Back straight, shoulders down, eyes straight ahead. It was the rule of three that was drilled into Emma’s mind like a poem, one that she recited to herself at any spare moment she could afford. The carriage ride felt like the perfect opportunity to practice her mantra since she was already trying to tune out the sound of her mother and sisters as it was. She was unsure if her father was listening to what was being said. If he was, the Duke was very good at focusing on the passing countryside while also listening intently.
“I’m just saying that it’s only going to have poor implications on us!” Elaine’s pitch was too high to ignore anymore. Emma let her shoulders sag as she stared at her youngest sister. Elaine wore her blonde curls loosely while they made the journey through the country to their cousin’s estate. Emma wished she was afforded such a luxury, but instead her hair was pinned so tight that her face felt slightly stretched from it.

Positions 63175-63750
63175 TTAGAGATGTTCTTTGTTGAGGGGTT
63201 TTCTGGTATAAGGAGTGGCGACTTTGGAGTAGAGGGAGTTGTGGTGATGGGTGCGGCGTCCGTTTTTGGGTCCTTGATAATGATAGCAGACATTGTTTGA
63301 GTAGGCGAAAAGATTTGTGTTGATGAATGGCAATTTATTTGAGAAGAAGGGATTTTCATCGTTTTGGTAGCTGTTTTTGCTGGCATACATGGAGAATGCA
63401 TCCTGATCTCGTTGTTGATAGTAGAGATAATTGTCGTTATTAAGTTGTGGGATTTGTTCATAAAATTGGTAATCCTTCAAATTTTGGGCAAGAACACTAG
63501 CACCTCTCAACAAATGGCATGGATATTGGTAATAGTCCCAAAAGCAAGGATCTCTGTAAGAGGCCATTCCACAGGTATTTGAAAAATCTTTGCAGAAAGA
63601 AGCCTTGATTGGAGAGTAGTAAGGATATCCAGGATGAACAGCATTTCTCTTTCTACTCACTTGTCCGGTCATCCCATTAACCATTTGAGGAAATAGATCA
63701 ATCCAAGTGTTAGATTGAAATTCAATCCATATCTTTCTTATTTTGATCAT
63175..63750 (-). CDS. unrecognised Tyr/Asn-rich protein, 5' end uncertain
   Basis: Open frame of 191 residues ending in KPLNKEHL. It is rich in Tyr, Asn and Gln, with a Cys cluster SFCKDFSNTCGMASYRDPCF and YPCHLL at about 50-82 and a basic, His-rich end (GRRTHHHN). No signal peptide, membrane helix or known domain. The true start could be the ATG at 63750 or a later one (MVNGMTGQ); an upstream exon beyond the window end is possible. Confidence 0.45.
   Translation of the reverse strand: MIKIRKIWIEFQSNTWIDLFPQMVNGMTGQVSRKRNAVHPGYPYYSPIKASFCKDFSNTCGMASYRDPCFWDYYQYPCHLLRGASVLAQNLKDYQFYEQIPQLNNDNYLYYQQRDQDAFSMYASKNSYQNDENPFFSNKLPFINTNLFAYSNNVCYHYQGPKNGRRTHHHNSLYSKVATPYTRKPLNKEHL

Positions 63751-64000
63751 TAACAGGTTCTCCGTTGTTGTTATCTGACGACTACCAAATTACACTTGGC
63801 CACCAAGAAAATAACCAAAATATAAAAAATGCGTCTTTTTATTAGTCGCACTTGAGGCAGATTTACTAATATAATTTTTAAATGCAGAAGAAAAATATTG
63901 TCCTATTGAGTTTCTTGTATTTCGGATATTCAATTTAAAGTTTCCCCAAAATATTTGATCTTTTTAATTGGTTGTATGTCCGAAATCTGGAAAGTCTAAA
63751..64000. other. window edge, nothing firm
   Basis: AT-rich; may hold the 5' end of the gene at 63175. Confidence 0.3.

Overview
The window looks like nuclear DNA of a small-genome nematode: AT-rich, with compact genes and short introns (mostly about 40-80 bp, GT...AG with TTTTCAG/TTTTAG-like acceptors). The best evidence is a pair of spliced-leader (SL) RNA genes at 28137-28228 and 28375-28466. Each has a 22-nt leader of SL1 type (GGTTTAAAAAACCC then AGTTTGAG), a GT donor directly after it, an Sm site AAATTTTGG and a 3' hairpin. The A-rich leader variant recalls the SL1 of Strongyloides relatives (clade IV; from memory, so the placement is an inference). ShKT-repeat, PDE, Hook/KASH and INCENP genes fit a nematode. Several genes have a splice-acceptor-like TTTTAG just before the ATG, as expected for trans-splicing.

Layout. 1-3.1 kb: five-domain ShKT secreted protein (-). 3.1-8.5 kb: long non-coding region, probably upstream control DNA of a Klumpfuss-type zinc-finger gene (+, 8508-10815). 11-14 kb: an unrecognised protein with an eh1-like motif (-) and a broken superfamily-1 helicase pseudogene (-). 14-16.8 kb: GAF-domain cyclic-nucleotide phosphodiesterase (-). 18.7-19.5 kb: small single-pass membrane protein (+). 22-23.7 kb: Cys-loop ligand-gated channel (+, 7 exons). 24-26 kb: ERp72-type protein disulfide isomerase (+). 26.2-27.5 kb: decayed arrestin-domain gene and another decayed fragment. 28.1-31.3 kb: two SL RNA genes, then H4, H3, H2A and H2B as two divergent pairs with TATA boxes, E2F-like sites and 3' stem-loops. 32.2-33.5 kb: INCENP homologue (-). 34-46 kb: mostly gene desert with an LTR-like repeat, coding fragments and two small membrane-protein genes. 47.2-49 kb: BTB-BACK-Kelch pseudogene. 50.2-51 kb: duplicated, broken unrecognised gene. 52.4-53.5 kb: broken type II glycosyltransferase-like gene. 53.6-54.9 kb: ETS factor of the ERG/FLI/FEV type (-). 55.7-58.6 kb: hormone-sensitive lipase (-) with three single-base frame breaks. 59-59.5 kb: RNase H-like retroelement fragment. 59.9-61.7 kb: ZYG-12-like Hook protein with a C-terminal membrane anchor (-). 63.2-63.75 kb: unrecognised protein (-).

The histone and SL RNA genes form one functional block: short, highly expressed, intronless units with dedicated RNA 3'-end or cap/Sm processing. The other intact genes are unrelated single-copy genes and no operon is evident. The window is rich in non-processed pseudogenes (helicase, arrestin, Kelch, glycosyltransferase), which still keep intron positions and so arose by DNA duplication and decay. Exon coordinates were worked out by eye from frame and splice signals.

“Your sister is trying her best,” their mother spoke up. “This is going to be the year, it has to be.”
“I’m right here,” Emma said finally. “And yet you speak of me as though I’m riding one of the carriage horses and out of earshot!”
“Perhaps there will be someone for you at Louise’s party,” Elaine chimed in once again.
“I’m going to wish my cousin a happy eighteenth birthday, and warn her of what pressure will be put on her by even those closest to her,” Emma said, firing a glare at her sister. “Searching for men isn’t something I like to busy myself with at an event like this.”
“If we’re being honest,” Susan, the middle child, said. “You never look for a man who could be a suitable husband.”
Emma stared at her sister with a look that said not you too. Susan was only two years Emma’s junior, and normally the one who would jump to her defense. But it seemed that on the matter of marriage, it was very clearly every young woman for herself.
“We just don’t want you to become destitute,” her mother’s tone was much softer than that of her sisters.
“Or worse, a spinster for a sister,” Elaine added with a theatrical gasp.